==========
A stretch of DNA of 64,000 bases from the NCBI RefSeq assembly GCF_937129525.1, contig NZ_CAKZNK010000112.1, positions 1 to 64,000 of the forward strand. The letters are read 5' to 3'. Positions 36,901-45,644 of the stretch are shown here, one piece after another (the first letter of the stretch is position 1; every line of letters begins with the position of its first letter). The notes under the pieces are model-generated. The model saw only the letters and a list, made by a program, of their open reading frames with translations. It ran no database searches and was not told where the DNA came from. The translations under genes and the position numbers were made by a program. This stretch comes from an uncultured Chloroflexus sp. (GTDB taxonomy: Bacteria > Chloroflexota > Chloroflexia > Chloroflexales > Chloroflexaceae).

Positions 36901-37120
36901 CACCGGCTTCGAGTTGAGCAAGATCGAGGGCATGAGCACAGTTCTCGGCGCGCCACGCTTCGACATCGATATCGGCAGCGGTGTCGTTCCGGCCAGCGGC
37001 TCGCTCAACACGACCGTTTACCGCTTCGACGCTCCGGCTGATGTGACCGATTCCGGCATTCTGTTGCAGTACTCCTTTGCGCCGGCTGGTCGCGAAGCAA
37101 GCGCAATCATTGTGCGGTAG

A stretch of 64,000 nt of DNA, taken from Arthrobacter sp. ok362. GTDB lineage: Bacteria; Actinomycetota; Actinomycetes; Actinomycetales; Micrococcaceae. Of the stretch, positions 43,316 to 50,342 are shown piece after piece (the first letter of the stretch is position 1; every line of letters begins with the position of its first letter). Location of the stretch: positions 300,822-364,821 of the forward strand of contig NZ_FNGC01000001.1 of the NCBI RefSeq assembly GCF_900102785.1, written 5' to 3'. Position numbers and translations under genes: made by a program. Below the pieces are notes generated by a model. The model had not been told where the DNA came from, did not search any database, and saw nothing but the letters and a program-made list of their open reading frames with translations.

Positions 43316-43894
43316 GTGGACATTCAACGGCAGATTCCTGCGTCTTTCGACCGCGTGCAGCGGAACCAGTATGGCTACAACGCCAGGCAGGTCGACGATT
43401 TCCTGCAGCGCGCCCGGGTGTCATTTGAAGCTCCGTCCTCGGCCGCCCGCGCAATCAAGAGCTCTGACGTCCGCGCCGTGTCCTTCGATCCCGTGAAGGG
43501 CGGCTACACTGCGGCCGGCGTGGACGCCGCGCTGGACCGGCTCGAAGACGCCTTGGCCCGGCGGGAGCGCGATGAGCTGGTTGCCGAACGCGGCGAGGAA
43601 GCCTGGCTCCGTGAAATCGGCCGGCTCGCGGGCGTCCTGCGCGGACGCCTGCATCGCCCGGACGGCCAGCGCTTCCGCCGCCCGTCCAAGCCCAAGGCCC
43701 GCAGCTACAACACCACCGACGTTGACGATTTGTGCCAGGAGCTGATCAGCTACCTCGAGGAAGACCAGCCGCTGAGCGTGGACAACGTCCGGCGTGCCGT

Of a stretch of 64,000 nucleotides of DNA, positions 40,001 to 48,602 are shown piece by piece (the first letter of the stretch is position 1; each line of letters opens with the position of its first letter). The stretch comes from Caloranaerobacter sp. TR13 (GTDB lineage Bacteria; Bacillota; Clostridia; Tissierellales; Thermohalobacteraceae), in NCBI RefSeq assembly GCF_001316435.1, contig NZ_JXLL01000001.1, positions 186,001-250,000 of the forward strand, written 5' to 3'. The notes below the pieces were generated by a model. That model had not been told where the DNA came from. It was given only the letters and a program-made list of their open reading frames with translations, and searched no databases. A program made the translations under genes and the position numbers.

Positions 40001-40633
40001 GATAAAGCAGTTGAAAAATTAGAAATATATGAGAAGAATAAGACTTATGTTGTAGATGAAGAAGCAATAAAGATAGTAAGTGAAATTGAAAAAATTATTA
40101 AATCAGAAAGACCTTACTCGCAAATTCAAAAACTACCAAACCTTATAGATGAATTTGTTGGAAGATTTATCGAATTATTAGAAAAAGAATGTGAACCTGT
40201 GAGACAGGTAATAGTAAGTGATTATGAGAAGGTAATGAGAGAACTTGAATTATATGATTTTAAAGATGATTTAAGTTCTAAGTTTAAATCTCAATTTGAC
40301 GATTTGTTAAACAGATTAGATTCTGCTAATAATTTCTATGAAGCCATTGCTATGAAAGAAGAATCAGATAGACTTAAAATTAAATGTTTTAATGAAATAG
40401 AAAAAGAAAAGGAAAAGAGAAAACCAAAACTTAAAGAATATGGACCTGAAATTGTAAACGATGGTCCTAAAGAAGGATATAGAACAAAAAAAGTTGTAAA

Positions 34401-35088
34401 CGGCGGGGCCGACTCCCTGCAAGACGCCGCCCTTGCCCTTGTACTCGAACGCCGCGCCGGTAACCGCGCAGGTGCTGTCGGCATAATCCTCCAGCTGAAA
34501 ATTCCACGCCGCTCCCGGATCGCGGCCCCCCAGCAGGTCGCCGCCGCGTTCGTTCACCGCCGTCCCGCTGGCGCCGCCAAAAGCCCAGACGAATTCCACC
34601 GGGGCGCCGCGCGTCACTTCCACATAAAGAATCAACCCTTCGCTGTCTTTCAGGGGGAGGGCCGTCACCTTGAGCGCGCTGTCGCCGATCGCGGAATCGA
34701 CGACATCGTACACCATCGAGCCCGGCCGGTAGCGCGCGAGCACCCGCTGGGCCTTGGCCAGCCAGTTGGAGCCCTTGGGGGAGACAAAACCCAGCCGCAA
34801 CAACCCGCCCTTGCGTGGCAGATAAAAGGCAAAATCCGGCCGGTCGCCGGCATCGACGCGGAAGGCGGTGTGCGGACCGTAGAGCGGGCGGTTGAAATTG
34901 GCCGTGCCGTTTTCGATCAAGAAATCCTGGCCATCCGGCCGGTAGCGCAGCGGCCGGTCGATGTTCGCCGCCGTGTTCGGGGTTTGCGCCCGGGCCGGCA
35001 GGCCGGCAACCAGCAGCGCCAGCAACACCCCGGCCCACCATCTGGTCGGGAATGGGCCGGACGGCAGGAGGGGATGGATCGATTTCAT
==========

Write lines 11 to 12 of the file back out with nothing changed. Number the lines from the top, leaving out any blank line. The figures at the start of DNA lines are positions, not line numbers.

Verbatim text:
43601 GCCTGGCTCCGTGAAATCGGCCGGCTCGCGGGCGTCCTGCGCGGACGCCTGCATCGCCCGGACGGCCAGCGCTTCCGCCGCCCGTCCAAGCCCAAGGCCC
43701 GCAGCTACAACACCACCGACGTTGACGATTTGTGCCAGGAGCTGATCAGCTACCTCGAGGAAGACCAGCCGCTGAGCGTGGACAACGTCCGGCGTGCCGT